“Hot” patients setting off radiation alarms

“Hot” patients setting off radiation alarms

With the rising use of radioisotopes in medicine and the growing use of radiation detectors in a security-conscious nation, patients are triggering alarms in places where they may not even realize they’re being scanned, doctors and security officials say. 

Nearly 60,000 people a day in the United States undergo treatment or tests that leave tiny amounts of radioactive material in their bodies, according to the Society of Nuclear Medicine. It is enough to trigger radiation alarms for up to three months. 

Since the September 11 attacks, the U.S. Department of Homeland Security has distributed more than 12,000 hand-held radiation detectors, mainly to Customs and Border Protection agents at airports, seaports and border crossings. Sensors are also used at government buildings and at large public events like the Super Bowl that are considered potential terrorist targets. 

At the annual Christmas tree-lighting party in New York City’s Rockefeller Center in November, police pulled six people aside in the crowd and asked them why they had tripped sensors. 

“All six had recently had medical treatments with radioisotopes in their bodies,” Richard Falkenrath, the city’s deputy commissioner for counterterrorism, told a Republican governors’ meeting in Miami recently. “That happens all the time.” 

Radioisotopes are commonly used to diagnose and treat certain cancers and thyroid disorders, to analyze heart function, or to scan bones and lungs. 

The Nuclear Regulatory Commission first recommended in 2003 that doctors warn patients they may set off alarms after being injected or implanted with radioisotopes. That came after police stopped a bus that set off a radiation detector in a New York City tunnel. They found one of the passengers had recently undergone thyroid treatment with radioiodine.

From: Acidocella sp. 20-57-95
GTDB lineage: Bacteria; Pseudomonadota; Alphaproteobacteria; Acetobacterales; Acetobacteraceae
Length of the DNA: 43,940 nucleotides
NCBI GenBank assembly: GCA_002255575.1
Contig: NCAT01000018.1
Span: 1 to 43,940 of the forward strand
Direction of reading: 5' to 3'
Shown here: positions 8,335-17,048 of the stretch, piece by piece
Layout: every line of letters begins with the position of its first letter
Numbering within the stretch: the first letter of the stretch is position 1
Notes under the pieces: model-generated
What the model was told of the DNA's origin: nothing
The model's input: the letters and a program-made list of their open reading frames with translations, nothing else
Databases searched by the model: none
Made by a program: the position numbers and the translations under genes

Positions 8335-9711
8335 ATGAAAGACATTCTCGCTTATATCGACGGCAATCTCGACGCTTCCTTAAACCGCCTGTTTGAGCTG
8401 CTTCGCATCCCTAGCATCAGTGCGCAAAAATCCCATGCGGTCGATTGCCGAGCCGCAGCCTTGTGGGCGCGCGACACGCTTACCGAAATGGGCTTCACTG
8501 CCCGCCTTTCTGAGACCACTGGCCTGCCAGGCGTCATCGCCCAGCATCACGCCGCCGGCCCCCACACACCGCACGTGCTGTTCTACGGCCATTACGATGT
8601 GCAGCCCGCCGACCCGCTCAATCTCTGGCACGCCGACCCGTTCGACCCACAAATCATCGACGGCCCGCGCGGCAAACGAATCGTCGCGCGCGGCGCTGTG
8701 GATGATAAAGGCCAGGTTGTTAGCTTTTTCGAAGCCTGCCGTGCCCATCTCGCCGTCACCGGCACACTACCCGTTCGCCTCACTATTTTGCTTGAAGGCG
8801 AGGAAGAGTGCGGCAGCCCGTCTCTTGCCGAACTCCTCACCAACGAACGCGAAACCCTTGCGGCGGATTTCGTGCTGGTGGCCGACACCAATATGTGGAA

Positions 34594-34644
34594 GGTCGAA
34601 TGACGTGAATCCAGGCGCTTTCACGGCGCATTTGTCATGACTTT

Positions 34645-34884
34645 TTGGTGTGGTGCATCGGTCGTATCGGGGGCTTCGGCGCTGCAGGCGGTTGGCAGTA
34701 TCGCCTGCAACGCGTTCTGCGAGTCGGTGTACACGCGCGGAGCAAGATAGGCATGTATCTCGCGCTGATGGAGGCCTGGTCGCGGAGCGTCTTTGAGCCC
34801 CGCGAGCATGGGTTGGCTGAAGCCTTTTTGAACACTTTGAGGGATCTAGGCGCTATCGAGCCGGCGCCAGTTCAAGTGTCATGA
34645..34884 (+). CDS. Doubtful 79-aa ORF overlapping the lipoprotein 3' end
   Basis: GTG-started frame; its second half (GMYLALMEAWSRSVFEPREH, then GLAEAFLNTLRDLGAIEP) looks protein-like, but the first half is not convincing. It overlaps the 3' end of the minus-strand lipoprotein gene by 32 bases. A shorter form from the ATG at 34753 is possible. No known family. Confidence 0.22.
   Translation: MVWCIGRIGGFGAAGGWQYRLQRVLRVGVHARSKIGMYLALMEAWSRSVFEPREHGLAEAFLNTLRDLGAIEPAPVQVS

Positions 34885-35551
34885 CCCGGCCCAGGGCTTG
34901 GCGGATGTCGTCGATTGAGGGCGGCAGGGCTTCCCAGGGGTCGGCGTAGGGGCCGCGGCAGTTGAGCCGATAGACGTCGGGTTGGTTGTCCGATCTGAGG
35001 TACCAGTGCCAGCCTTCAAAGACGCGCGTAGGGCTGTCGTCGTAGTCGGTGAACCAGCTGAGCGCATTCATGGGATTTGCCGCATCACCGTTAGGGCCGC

In August, the British Medical Journal described the case of a very embarrassed 46-year-old Briton who set off the sensors at Orlando airport in Florida six weeks after having radioiodine treatment for a thyroid condition. 

He was detained, strip-searched and sniffed by police dogs before eventually being released, the journal said in its “Lesson of the Week” section. 

“I’M HOT!” 

Workers in the nuclear industry have dealt with the problem for years. Ken Clark, a spokesman in Atlanta for the Nuclear Regulatory Commission, has had a treadmill stress test every two years since undergoing bypass surgery 23 years ago. 

His doctor injects him with a tiny amount of radioactive thallium, makes him run on a treadmill and then uses a gamma ray camera to monitor blood flow in his heart. 

That can leave him slightly radioactive for up to 30 days and Clark knows to carry a note from his doctor during that time, especially if he visits nuclear power plants. 

“I have in the past had one of the health physicists bring a little hand-held survey meter and hold it up to my chest and lo and behold, I’m hot!” Clark said. 

“You just don’t let people in and out of places when they’re emitting some sort of radioactivity,” he added. 

The length of time patients give off enough radiation to set off alarms varies. For some scans, like the FDG-PET scans often used to screen for cancer, it’s less than 24 hours. For thyroid treatment with radioiodine, it can be as long as 95 days, the Society of Nuclear Medicine said. 

Dr. Henry Royal, a past president of the society who practices at the Mallinckrodt Institute of Radiology at Washington University in St. Louis, Missouri, gives patients who plan to travel cards detailing what radionuclides were used and how much was given. 

The cards have a 24-hour phone number police can call to confirm the treatment, “so if they’re stopped, hopefully they can get the problem solved more efficiently,” Royal said. 

Nobody keeps good data on how often patients get stopped. Customs and Border Protection spokesman Zachary Mann said it’s relatively infrequent at airports, and that passengers who set off hand-held sensors are typically escorted to a private office for questioning that clears up the matter.

If there’s doubt, a more sophisticated device is used to identify the type of radiation, said Mann, who once set off another agent’s portable detector after a treadmill test. 

There were nearly 20 million nuclear medical procedures performed in the United States in 2005, up 15 percent from four years earlier, so the number of people who could potentially be mistaken for terrorists is enormous. 

“We hope that people who have radiation detectors are aware of the problem … and that they treat people with respect,” Royal said.

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